In joint appeal, casinos press state on sports gaming licenses

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Three Maryland casinos that typically regard one another as competitors banded together on Monday to press the state to act on promised sports betting licenses.

The three venues — Horseshoe Baltimore, Live! Casino, and MGM National Harbor — are eager to get their sportsbooks up and running during the NFL season. Professional football season represents the busiest, and potentially most lucrative, period on the sports calendar for betting activity.

Each applied for a license to the Maryland Lottery and Gaming Control Commission and was found eligible under an “alternative” provision in state law.

But the casinos also need a sign-off from the newly created Sports Wagering Application Review Commission (SWARC) to begin accepting wagers. For reasons that have not been made public, the panel has not approved any of the applications it received from the lottery and gaming panel in October.

The joint letter suggests that the SWARC is failing to follow the process outlined by the legislature with regard to applications from 17 specific bricks-and-mortar enterprises — including Horseshoe, Live! and MGM National Harbor.

“The structure of this bill was very complex but it explicitly mandated that 17 named entities in the State receive ‘Class A’ retail sports wagering licenses as long as they pass the scrutiny of the Maryland Lottery and Gaming Control Commission,” the casinos wrote.

The letter cites the legal language the General Assembly approved: “The Sports Wagering Application Review Commission… Shall review applications for Sports Wagering Licenses… [and] Shall award [a] facility license to any applicant that meets the requirements for licensure under this subtitle…”

The SWARC met on Nov. 3, but took no action on five applications that have passed muster with the lottery and gaming panel. The commission spent most of its 2 1/2-hour meeting in a closed-door session with advisers from the attorney general’s office.

The panel is set to meet again on Thursday.

The casinos urge “speedy consideration” of their applications, followed by the awarding of licenses.

The SWARC’s failure to approve sportsbook applications earlier this month drew sharp criticism from Gov. Lawrence J. Hogan Jr. (R).

“It’s a problem,” he said. “And I’m sure they’re all going to be sued by all the people whose licenses have already been approved” by the lottery and gaming commission.

Four members of the SWARC were appointed by the General Assembly; three were appointed by Hogan. House Speaker Adrienne A. Jones (D-Baltimore County) and Senate President Bill Ferguson (D-Baltimore City) have issued statements in support of the panel.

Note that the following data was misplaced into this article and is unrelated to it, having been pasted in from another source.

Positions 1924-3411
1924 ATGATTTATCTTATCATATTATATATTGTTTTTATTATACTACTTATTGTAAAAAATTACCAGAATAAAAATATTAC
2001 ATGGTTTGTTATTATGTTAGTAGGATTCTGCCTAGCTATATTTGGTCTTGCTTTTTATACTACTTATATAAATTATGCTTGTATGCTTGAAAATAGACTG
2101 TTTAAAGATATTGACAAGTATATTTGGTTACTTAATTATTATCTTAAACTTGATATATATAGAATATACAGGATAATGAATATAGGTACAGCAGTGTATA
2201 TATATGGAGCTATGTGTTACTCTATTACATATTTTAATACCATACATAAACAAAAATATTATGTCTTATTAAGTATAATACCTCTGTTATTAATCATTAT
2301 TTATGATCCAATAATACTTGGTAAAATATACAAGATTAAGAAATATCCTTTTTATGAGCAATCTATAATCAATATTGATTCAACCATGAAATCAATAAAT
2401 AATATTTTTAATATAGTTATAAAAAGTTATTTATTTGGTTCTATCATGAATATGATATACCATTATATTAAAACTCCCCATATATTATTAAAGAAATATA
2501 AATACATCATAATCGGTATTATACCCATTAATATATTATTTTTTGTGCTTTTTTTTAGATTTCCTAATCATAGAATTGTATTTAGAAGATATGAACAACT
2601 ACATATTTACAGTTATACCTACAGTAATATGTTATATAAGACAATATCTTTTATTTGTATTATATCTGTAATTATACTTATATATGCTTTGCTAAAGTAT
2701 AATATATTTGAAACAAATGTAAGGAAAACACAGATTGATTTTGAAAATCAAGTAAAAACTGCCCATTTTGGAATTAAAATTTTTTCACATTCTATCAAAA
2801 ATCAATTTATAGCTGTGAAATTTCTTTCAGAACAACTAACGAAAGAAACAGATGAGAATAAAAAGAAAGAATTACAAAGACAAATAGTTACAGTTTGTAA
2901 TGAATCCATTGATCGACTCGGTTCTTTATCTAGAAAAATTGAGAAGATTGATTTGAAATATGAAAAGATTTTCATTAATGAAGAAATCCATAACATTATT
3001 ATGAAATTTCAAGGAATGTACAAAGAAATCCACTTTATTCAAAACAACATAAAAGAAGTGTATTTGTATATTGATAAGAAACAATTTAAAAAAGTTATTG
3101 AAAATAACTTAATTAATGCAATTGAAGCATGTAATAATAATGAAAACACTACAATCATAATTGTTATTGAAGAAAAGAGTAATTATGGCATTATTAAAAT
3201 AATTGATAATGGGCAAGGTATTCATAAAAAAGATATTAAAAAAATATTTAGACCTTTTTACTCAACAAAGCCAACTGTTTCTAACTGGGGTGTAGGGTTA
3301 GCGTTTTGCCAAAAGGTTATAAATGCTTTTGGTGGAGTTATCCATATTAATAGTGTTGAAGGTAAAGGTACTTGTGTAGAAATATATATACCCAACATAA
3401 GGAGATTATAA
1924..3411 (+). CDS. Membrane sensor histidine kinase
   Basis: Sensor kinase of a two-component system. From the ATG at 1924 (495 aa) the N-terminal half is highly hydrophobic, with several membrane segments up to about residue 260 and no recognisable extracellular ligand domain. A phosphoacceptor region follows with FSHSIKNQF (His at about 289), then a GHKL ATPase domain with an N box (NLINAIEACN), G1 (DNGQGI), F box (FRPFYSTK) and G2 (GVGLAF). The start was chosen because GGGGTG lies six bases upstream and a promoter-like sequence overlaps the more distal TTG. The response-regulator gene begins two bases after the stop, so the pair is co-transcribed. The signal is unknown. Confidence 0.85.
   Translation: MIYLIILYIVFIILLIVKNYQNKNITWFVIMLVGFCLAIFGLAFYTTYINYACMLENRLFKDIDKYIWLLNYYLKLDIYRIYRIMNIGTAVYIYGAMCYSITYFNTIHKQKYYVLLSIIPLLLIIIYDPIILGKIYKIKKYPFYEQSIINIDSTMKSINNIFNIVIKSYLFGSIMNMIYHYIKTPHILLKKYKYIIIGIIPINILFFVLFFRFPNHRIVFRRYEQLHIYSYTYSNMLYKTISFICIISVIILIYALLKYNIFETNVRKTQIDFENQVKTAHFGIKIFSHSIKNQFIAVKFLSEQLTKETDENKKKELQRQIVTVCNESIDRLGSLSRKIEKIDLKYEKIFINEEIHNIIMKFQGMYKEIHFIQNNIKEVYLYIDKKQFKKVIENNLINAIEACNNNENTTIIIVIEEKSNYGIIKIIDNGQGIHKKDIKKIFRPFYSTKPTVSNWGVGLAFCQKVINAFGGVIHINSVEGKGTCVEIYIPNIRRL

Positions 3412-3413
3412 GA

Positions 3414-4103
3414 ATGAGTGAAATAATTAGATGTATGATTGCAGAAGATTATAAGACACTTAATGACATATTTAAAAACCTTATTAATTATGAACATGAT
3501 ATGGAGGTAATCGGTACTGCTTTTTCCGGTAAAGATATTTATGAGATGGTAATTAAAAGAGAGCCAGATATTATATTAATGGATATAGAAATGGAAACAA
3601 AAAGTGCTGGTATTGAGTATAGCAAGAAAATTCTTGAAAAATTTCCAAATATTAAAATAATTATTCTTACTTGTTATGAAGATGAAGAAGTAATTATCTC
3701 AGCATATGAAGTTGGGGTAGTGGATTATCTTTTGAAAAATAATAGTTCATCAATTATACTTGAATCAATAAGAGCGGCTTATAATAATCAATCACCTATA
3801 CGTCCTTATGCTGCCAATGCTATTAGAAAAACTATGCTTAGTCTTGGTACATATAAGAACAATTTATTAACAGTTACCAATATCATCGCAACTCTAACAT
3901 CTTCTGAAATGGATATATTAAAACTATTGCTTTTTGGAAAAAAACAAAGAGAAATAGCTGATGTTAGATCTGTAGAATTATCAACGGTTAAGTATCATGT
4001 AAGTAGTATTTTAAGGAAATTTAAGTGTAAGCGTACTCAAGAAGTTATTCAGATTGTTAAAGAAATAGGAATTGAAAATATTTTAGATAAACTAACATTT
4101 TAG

“SWARC is an independent sports wagering licensing entity,” said Ferguson. “I wholeheartedly trust in the ability of the independent commissioners — including the Governor’s own appointed representatives — to consider all information and use their best judgment to issue licenses fairly.”

Lawmakers have said repeatedly they want to make sure that Black- and female-owned businesses aren’t effectively shut out of the new sports betting industry. They fear that if casinos, race tracks, and national players like Draft Kings and FanDuel get a head start, homegrown firms eyeing the new industry will struggle to catch up.

But just as with medical marijuana, crafting a system that elevates “minority business enterprises” without generating lawsuits from other firms remains a challenge.

In their letter, the casinos suggest that the commission is misreading the statute by holding back on their applications.

“While there has been no formal correspondence to the applicants about a justification for these delays, we understand from media reports that the delays are due to a desire to conduct a second disparity study… to ‘determine whether there is a compelling interest [to] implement remedial measures… to assist minorities and women in the sports wagering industry,’” they wrote.

The statute, they added, “is clear” that the state’s interest lies in the awarding of on-site licenses to applicants not named in the bill and to those seeking mobile licenses.

“In other words, while [we] acknowledge SWARC’s statutory authority… to conduct a second disparity study and to undertake any attendant evaluation for purposes of awarding Class B licenses, SWARC’s exercise of that statutory authority is not a valid basis to delay the prompt award of licenses to Class A applicants.”

An email requesting comment from commission chairman Thomas Brandt Jr., a Hogan appointee, was not returned on Monday.

Casino owners said their industry “has hired hundreds of Marylanders to begin working” in newly constructed sports wagering areas. “However, these new employees have not enjoyed their first day, nor have they been given a starting date for their employment, which includes critical health benefits for themselves and their families during a global pandemic.”

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